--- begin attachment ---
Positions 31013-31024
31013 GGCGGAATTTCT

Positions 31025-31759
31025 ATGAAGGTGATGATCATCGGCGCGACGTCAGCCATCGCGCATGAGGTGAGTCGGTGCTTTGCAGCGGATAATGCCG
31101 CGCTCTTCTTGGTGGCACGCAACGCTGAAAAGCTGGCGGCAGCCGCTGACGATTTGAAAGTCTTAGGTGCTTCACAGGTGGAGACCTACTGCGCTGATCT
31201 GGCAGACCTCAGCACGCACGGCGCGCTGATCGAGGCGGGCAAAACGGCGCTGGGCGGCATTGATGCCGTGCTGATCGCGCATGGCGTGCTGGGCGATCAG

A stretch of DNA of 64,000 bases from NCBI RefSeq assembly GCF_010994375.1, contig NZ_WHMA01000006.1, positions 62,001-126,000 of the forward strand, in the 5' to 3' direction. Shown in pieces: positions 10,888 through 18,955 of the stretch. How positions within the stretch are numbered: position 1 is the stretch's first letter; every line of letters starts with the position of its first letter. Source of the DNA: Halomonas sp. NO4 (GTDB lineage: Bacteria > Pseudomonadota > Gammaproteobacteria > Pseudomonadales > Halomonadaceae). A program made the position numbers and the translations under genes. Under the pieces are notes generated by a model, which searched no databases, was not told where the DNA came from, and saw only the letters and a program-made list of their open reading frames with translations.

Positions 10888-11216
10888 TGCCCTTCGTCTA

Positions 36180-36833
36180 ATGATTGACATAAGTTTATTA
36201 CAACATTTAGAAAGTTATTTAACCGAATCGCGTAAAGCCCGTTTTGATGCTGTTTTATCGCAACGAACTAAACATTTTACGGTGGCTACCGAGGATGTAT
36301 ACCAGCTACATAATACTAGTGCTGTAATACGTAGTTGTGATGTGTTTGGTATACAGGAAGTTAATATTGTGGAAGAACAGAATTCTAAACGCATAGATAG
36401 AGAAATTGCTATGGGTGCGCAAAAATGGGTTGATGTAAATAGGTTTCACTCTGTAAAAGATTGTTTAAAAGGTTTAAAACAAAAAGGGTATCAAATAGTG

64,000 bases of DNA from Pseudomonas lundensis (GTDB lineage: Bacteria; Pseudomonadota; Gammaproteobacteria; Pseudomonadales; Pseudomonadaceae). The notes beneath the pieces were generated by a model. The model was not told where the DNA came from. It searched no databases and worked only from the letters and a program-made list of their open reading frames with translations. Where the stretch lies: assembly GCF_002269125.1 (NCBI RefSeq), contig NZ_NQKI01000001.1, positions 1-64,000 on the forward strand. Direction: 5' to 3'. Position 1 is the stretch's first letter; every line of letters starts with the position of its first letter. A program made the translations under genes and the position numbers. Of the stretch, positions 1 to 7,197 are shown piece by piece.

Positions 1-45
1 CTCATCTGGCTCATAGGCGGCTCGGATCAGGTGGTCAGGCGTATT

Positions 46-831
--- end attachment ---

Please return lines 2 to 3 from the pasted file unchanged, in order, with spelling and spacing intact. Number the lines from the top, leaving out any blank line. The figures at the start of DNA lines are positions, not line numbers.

31013 GGCGGAATTTCT

Positions 31025-31759